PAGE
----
A few months back, when Marriott International was given government approval to acquire Starwood Hotels and Resorts Worldwide, there was no question that this was the biggest deal in the history of the modern hotel business. Aside from the $13bn (£10bn) price tag, the acquisition turned Marriott into the largest hotel group in the world overnight with more than 1 million rooms worldwide. One in every 15 hotel rooms is now Marriott-operated.
When a clearly delighted Arne Sorenson announced the deal in September, the CEO of Marriott International was quick to highlight the scale and range of the new group that he would lead. “We have got an ability to offer just that much more choice. A choice in locations, a choice in the kind of hotel, a choice in the amount a customer needs to spend,” he told The Associated Press on launch day.
Sorenson was not making an idle boast. The deal means that Marriott operates 30 hotel brands around the world. And these aren’t niche hotel brands you have never heard of. The portfolio includes Sheraton, Westin, The Ritz Carlton, W Hotels and Marriott to name but five.
The theory of brand killing could not be more simple. If you want more profit and stronger brands, you get rid of the weaker ones.
Not so long ago, owning and operating a large portfolio of brands made sense. The bigger the better. But with globalisation and the ever-increasing cost of building and protecting brand equity, the fascination with adding more brands has been reversed in recent years. These days it’s the challenge of learning how to kill a brand and keep a customer, as the famous Harvard Business Review article puts it, that occupies most senior managers.
Compare the brand portfolio of any major organisation today with how it looked a decade ago and, almost without exception, you will see a leaner and less diversified list of brands than was once the case. Everyone from P&G and Coca-Cola to Ford has moved away from multiple brands and sub-brands towards a simpler, more parsimonious brand architecture in which the number of brands is as tight as strategically possible.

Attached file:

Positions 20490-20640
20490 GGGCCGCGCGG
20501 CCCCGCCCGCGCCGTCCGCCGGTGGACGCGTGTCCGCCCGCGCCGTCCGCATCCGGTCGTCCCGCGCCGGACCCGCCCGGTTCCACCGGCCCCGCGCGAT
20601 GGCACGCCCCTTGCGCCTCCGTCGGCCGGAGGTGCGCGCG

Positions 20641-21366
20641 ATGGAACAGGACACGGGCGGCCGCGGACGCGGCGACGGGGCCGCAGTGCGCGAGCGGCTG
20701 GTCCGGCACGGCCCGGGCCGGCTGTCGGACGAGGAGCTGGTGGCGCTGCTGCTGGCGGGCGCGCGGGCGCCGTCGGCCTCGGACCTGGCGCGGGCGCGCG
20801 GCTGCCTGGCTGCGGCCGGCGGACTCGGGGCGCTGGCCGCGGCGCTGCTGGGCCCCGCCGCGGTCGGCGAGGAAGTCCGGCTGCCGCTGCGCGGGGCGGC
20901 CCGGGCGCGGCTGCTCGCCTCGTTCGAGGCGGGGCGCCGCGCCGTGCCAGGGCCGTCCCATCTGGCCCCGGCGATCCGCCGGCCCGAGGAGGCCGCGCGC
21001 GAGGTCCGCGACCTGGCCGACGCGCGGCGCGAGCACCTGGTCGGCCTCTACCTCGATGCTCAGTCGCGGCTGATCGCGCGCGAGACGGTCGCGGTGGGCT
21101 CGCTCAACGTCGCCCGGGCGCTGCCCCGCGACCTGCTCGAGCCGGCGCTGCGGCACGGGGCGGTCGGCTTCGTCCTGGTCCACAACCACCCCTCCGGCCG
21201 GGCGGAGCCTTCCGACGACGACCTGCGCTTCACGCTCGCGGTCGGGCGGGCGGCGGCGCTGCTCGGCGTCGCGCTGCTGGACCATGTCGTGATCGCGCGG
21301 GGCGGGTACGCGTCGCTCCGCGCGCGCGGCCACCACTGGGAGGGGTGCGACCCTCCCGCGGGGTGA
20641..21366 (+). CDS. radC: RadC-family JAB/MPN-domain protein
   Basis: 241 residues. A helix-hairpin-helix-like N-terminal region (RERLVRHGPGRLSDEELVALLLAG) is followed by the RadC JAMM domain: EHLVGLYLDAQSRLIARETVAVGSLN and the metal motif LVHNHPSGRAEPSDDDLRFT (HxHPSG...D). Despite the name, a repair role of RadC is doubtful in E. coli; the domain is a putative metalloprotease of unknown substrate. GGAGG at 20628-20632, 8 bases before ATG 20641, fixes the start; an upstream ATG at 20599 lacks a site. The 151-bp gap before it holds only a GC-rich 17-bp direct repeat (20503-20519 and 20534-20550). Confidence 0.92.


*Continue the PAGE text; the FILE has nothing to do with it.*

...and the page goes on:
The theory of brand killing could not be more simple. If you want more profit, more focus and stronger brands, you get rid of the weaker ones that compete with your other, stronger offers. Rather than simply kill a few weak and pointless brands on the periphery of the portfolio, the optimum way to approach brand consolidation is to assume you obviously need one brand and then try to make a very good case for having need of a second.
Such is the strategic power of a single branded house that many organisations would be significantly better off sacrificing the versatility and range of multiple brands for the dead-eyed focus and operational efficiencies of a single branded offer.
That logic is all well and good for guys like me who are legends in their own lecture theatres. But try making the case to Marriott that it clearly needs the corporate brand but doesn’t need any of the other brands in the portfolio. We’re talking hundreds of millions in financial brand equity, customer affection, brand heritage and loyalty programmes. The idea of killing a couple of the portfolio of brands that Marriott now owns is a daunting prospect despite the fact that there are clear overlaps in the newly merged portfolio.
The person facing this unenviable challenge is chief brand officer Tina Edmundson. She will have to work out how many brands Marriott actually needs and then how to silently kill the unwanted options and ensure customers are efficiently passed to one of Marriott’s surviving offers.
So far, Marriott, perhaps understandably, has moved slowly and not entirely impressively. Its new corporate website, for example, divides up the hotel portfolio into different categories, including classic luxury (Ritz Carlton or St Regis), distinctive luxury (W Hotels), classic premium (Marriott or Sheraton) and distinctive premium (Westin or Le Meridien). I’m not sure what purpose these arbitrary groupings play but like most category thinking it will mostly serve to get in the way of seeing how customers select hotels.
Categories do not actually exist and they usually blind us to the real structure of customer thinking and competitors – competitors that invariably attack us from outside the category we spent 18 months inventing and outside the rival brands we mistakenly assumed we were up against. One of the main reasons Marriott and Starwood committed to the deal is the stellar growth of Airbnb – a brand that is happily taking a lion’s share of the hotel market without ever considering itself to be a hotel.
It’s early days and you can be sure that Edmundson is, as we speak, scouring perceptual maps and segmentation charts to ascertain which brands she will kill and which she will keep. It’s certainly one of the biggest jobs in branding right now and also one of the most daunting. Irrespective of where she plans to stay in the months ahead, Tina Edmundson should not plan on getting much sleep.